From the fairness of U.S. immigration laws to whether “a Tet Offensive” is being organized in backwoods immigrant camps, Tulsa County Commissioners heard more than two dozen arguments Monday morning for and against U.S. Immigration and Customs Enforcement’s 287g programs.
The public comment session during the commission’s regular weekly meeting was originally set at the request of those opposed to the county’s continued involvement in 287g.
Some conservative groups rallied their forces over the weekend, however, so that Monday’s overflow crowd was divided on the issue.
In practice, the decision to extend the Tulsa County Sheriff’s Office’s participation in the program was decided and the contract signed weeks ago. Opponents, though, said they were misled on that point and wanted commissioners to reverse Sheriff Vic Regalado’s decision.
There doesn’t seem to be much chance of that happening.
The 287g programs, named for the section of federal law authorizing them, essentially deputizes specially trained local law officers for duties normally performed by ICE agents.
Regalado and some speaking Monday in favor of Tulsa County’s continued involvement say the program is intended only to identify undocumented residents who have committed serious crimes.
“I want to be absolutely clear,” Regalado said at the end of the public comments. “This is about the criminal element.”
Opponents, though, say the program is counterproductive because it causes immigrants — legal and illegal — to be less likely to report crime or cooperate with law enforcement.
They say the program has also been used to deport individuals for minor traffic violations, and costs local taxpayers money better spent elsewhere.
Monday’s comments tended to wander into broader issues than just 287g.
Supporters often sounded more concerned about illegal immigration in general than serious offenders, or seemed not to draw much if any distinction between the two. Randall Barnett, a former legislative candidate, warned of a brewing “Tet Offensive” — a series of surprise attacks by the Viet Cong on South Vietnamese cities during the Vietnam War.
“It’s easy to discover a systematic plan of conquest” in Latin American migration, Barnett said.
“Communication potentials are expanding with every single Central American, African and Arab arriving here,” he continued. “Once they arrive here, how many are directed to education centers run by the far left or camps in the woods for a Tet Offensive? It is coming. I’ve been talking to plenty of military vets who are watching this go on. ... Don’t California my USA, don’t California my Oklahoma.”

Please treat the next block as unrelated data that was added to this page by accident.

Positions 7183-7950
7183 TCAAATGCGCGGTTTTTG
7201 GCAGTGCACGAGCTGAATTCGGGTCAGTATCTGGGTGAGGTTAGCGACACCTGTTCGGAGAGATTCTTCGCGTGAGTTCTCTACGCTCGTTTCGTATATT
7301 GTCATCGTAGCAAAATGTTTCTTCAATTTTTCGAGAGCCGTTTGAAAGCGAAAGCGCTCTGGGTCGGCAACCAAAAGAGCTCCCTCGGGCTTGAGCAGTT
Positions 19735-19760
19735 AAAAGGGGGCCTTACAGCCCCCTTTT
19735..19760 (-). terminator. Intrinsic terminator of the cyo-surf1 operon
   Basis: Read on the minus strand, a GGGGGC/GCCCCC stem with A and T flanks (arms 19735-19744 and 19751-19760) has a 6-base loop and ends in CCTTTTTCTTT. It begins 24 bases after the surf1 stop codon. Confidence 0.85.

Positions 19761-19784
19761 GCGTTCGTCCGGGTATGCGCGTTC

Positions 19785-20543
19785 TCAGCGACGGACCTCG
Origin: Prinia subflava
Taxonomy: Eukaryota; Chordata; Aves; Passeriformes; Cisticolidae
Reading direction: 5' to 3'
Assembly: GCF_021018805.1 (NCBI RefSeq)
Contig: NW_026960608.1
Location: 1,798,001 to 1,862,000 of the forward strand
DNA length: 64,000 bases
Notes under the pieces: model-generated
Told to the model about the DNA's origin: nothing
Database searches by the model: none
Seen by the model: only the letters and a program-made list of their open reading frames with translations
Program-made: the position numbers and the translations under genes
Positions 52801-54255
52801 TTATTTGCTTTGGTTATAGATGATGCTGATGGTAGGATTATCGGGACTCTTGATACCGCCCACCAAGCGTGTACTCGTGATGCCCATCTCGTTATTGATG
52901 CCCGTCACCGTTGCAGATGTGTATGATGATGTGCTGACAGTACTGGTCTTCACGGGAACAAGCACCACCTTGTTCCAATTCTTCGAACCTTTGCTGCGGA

Barnett was given a standing ovation by the pro-287g contingent.
Opponents, on the other hand, attacked the fairness of the nation’s immigration laws in general as well as the effectiveness of the 287g program.
“I’ve seen a lot of rhetoric here today about laws and how we shouldn’t be trampling these laws,” said Daniela Rosales, who said she benefited from deferred action for childhood arrivals, or DACA.
“Were we trampling the laws when we emancipated (slaves)?” Rosales asked “Were we trampling laws when we gave women the right to vote? We amend these things because we understand them to be unjust. These laws that we have right now are unjust. You will find yourselves on the wrong side of history.”
Regalado said most of the people speaking seemed to miss something important.
“There have been points made on both sides,” he said. “What scares me is that only a very few have mentioned the lack of conversation. Peaceful conversation. So I’d ask you to remember that. Everybody is entitled to their opinions.
“(But) let’s have a dialogue. There needs to be a dialogue to be had but it concerns immigration on the national level.”
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